Older blog entries for bluefoxicy (starting at number 0)

1 May 2003 (updated 1 May 2003 at 23:04 UTC) »

Heh, no cerification to post. Blarg. Check my sourceforge.net user page http://sourceforge.net/users/bluefoxicy

Right now I'm hoping to find someone who understands trackers (music software) to help me finish the Advanced Tracker pre-planning. Understand: IT WILL HAVE A SEQUENCER BACKEND! The entire playback engine is event-driven. The trick is to convert legacy modules to AT format. It also will be object oriented C++.

fcomp2 should be pretty nice for compression size. I have someone working on that currently--I think :) He's to look at the doc and do it from scratch on his own, except that I'll give him the fcomp code (which doesn't currently work) to look at to rip things like the fcomp_scan functions out of.

fdber is what, sleeping?

Sampletune is one I need for Advanced Tracker, to add extended sample contol (auto-tuning actually). It'll be cool; no more booting Windoze, opening AnalogX SampleTune, tuning a ton of ripped samples, and then loading modplug under Wine in Linux and fine-tuning. Load AT up right in Linux or Windows or on a Mac or whatever, load the converted SPC or the ripped audio, hit tune, fine tune. Bingo. No intermediate steps.

And wtf is daedalus? He's supposed to be working on CPD/UPD, which is a database for package managment on Linux/Unix designed to replace the RPM, DPKG, Ports/Ported/emerge, and whatever Slackware .tgz uses. It is intended to be integrated with all package managers; see http://cpdupd.sourceforge.net/cpm.html for an explaination.

I'll get back to ESIC one day... don't tell NT I said this but I'm really annoyed with him wanting to design it to look like C, i.e. with brackets and C-ish functions. I want to just extend BASIC to have pointers, classes, and to use the struct keyword. Also I want to header-ize it so that everything isn't all crammed together, and make it non-specific to the system.

E-MAIL ADVANCING

The next project I'm starting after all of this is a mailer message control plug-in structure and an e-mail client that uses it, to supply a simple and easy way to pass messages through spam-filter, compression, encryption, and so on. I'm thinking eventually all e-mail clients will support compression, spam filtering, and address-to-address cypher auto-negotiation.

The auto-negotiation requires a database of e-mails that auto-creates itself. First, when sending to an unknown host, you are allowed to tell it to try to get a message there querying supported features. The return message gives a response for each. E-mail query header:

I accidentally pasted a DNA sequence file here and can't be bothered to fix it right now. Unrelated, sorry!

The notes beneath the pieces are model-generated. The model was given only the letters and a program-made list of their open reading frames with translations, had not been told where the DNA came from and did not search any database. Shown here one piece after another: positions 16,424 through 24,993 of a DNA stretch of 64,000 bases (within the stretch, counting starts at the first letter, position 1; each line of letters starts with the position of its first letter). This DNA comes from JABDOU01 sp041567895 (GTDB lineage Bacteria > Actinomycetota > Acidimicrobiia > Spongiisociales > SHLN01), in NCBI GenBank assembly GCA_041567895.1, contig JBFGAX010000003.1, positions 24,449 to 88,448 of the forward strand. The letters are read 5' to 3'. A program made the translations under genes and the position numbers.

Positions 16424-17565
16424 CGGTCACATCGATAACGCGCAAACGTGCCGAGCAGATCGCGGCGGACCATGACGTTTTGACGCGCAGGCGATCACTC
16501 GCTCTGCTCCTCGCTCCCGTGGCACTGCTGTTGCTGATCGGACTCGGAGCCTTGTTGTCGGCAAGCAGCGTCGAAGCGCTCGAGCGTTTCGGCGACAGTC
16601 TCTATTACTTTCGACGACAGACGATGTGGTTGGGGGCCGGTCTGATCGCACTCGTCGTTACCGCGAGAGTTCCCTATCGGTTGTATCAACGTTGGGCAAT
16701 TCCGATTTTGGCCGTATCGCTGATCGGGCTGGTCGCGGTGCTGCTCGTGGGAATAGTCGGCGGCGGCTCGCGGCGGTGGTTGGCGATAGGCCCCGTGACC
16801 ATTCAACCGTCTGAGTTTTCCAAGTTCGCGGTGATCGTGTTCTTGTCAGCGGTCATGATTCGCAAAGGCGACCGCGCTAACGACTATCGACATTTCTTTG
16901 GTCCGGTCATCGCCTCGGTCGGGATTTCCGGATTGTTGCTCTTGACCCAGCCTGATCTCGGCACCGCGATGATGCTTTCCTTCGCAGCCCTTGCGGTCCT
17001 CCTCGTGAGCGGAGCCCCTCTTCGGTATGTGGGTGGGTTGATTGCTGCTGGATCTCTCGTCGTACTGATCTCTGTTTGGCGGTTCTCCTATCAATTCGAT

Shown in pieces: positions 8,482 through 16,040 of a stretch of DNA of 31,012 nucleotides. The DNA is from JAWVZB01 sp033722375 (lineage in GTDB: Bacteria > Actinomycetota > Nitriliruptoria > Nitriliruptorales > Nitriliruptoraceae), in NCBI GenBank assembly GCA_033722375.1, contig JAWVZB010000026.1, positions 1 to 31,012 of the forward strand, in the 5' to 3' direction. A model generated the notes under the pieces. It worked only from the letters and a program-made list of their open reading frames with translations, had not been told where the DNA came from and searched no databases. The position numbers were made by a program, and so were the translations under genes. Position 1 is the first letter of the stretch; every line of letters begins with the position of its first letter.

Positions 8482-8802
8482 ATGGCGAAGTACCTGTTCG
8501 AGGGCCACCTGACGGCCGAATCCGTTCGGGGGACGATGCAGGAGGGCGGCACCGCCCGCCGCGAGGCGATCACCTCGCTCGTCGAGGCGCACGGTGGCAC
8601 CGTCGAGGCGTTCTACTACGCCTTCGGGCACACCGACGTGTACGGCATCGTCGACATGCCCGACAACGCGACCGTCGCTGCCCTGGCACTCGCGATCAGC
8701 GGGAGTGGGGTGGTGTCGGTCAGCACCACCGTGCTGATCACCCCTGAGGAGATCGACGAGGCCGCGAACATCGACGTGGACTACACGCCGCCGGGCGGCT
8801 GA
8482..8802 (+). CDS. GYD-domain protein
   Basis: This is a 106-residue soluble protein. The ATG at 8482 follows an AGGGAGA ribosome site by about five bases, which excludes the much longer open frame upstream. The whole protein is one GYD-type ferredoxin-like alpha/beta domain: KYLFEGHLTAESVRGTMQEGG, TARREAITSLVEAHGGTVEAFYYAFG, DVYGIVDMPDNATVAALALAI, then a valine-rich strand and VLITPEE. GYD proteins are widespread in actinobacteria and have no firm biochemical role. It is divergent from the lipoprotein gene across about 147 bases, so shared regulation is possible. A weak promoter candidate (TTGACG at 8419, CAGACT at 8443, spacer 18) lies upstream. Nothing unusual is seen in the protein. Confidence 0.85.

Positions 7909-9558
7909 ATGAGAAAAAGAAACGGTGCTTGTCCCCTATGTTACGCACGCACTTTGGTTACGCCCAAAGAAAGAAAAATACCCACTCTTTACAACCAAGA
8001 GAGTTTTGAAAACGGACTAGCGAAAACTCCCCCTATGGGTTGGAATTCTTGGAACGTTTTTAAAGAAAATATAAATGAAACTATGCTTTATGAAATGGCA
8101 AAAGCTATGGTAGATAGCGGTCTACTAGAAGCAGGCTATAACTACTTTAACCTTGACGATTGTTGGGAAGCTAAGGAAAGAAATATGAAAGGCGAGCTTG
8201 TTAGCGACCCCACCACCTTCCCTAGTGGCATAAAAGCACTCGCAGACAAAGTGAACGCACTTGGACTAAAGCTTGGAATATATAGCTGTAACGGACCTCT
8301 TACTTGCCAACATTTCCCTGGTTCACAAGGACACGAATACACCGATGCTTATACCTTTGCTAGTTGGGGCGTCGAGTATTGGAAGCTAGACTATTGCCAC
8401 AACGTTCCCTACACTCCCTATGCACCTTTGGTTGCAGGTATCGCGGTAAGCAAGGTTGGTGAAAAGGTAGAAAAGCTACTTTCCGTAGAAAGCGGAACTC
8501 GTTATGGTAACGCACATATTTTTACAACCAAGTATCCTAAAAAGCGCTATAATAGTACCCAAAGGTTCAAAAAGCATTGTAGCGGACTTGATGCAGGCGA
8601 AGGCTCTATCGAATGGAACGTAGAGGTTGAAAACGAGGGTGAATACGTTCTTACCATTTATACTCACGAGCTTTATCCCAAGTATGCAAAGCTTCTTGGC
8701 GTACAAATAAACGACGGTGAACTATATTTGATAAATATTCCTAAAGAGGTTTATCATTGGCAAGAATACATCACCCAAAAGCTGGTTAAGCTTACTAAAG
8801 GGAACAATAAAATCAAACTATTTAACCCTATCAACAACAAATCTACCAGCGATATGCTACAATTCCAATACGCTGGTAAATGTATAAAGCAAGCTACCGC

negotiation-query: cipher, compress, gzip, bzip2 requested-cypher: 00-F9-CC-A7-B9-24-17-FF

The Requested-cypher is a number representing the cypher key that is to be used. It is 64 bit hex, as seen there. If there is known cypher between the two addresses, the sender will send one of these, and the client on the other side will reply with a cypher-request-response header.

The response has in its header:

negotiation-response: cipher, gzip, bzip2 cypher-request-response: accept 00-F9-CC-A7-B9-24-17-FF

In this example, compress (proprietary LZ0) is unsupported in the queried address. Once the response (or a "Mailer error" reply) comes back, the message is dealt with (i.e. compressed/cyphered and sent, or halted and the user is informed of the error in the "Mailer Error" issue). Note that the cypher-request-response is {accept/deny} [key-ID].

A cyphered message could need a sync up first, if there is no known cypher between the two clients. Header:

send-features: bzip2 negotiation-cypher-request: 3DES negotiation-cypher-supported: 3DES, blowfish

The response has the cypher key attatched to it, if it accepts.

send-features: bzip2 negotiation-cypher-response: 3DES, 00-F9-CC-A7-B9-24-17-FF

[Key is attatched]

After all these messages go back and forth, the mailer clients finally have a key matched to eachother. The negotiation-cypher-response has two parts: The algorithm, and the key's ID. Now to send messages back and forth:

send-features: bzip2 cipher send-cypher: 00-F9-CC-A7-B9-24-17-FF

Take note that the send-features are processed in order, left to right. In this example, the message data (not header) is bunzip2'd, then the key referenced by 00-F9-CC-A7-B9-24-17-FF (which is 3DES).

Now we've negotiated send-cypher and encryption, by sending like 4 messages back and forth. Now, both sides CACHE the response values. That means they both know eachothers' features. This process can be forced to occur later anyway, i.e. if you now add an fzip2 module for fcomp2 compression.

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